Fridays, 1:30 p.m. to 3 p.m.

This course focuses on the relationship between science and justice. By exploring several themes from health, medicine, environmental, and research sciences we’ll seek to put these issues into context for individuals and the social compact.

Scientists have been, and continue to be, persecuted for their forthrightness in an environment of moral or religious dogma, or for publishing information a government would rather not be revealed to the general public. Evidence-based science continually competes with folklore, superstitions, beliefs, and intentional misinformation.

During first term we’ll explore the history of the relationship science and scientists like Aristotle, Galileo, and Copernicus had to the societies of their time. We’ll compare this to the modern-day battles of corporate America vs. evidence-or-not-based environmentalism.  We’ll further discuss the challenges women and minority scientists have for recognition of their contributions.

Justice issues are further compounded by the advent of big data in health and medicine. We’ll delve into the issues of access to healthcare and accurate health information.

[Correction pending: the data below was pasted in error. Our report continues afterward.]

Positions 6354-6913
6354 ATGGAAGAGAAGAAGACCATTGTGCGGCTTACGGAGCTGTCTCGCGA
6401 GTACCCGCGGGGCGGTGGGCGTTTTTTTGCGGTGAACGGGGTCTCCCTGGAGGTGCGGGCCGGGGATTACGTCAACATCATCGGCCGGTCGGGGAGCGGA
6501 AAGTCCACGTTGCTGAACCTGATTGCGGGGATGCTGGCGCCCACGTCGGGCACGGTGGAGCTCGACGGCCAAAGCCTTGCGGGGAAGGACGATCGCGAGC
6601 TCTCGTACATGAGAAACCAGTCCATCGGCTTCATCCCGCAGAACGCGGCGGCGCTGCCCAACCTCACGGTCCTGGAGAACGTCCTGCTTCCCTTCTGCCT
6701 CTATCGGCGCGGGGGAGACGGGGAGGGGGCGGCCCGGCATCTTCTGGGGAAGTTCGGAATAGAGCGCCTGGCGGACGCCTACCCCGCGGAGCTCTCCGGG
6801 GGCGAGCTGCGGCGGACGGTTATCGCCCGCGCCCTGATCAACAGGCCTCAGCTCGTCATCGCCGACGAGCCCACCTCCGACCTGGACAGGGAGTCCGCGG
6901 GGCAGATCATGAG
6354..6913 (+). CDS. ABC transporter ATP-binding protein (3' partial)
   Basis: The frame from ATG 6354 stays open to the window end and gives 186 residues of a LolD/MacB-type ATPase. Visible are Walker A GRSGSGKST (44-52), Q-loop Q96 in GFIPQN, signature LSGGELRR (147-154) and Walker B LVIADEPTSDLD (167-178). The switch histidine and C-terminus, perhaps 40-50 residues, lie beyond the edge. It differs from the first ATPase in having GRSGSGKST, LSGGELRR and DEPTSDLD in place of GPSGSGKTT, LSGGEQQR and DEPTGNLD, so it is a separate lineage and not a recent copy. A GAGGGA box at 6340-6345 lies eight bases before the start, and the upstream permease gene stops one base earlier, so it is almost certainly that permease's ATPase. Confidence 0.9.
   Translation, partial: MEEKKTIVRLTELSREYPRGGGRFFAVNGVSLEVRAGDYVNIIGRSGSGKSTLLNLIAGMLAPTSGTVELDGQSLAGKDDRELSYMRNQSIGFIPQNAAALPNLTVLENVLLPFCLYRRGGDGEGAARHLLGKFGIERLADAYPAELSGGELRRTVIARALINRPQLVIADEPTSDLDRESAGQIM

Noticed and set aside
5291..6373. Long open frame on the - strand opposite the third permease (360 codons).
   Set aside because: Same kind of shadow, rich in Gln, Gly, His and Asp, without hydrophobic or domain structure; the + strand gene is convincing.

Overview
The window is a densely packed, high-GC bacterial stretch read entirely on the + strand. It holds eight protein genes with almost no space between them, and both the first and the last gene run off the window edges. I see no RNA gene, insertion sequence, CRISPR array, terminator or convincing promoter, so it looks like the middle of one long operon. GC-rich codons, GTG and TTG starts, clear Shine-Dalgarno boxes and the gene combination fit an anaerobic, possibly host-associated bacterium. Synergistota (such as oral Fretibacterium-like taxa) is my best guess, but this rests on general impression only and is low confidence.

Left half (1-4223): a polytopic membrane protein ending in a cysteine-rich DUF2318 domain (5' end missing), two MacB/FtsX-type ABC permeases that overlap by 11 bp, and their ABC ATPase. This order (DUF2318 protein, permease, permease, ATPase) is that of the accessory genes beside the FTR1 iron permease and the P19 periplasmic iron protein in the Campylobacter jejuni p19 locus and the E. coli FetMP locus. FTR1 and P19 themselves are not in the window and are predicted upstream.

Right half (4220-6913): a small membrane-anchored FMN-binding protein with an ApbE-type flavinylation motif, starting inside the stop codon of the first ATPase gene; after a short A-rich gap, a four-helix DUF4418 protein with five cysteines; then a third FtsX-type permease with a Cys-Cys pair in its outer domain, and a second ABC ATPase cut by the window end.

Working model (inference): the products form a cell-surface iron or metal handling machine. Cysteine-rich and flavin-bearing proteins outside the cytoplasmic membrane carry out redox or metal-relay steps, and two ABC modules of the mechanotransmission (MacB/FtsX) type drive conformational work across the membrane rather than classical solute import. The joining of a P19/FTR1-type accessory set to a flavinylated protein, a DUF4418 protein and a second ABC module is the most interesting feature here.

We’ll explore how paywall-based scientific information of successes in research, and the omission of failures, has affected scientific exploration.

Scientific technology, forensics, and bioinformatics are used within the criminal justice system, but they are going well beyond DNA matches of suspects and searches on the FBI CODIS database, to using emerging techniques like DNA phenotyping. We’ll explore what this means in bringing justice not only to victims of crime but hopefully preventing false accusation and prosecution.

We’ll also tackle questions of access to the tools of individuals and poorer communities hoping to be able to monitor their environments and their corporate neighbors. Extinctions rarely affect only that species, invariably poorer communities bear the burden of failure to protect ecosystems.

The course will involve assigned reading, research, investigative labs, classroom debate, presentations and movies for the first term. Second term will involve research projects for providing environmental tools, procedures to provide individuals, schools, and communities to take charge of their local environments.

Time each week : reading or research, 5-9 hours.

Assignments: Two presentations per term : the equivalent of a mid-term and final. It can be a mini poster, 3-page paper, short presentation, illustrations, or other media (student can choose format, no more than 5 mins to present). For a final project students can work in groups or individually to bring some solution to a school, community, or other entity, based on our studies. Final projects (and previous projects) will be presented to families on the last day.

Students are encouraged to submit their final project to the Illinois State University High School Science Symposium, tentatively scheduled for April 27, 2018.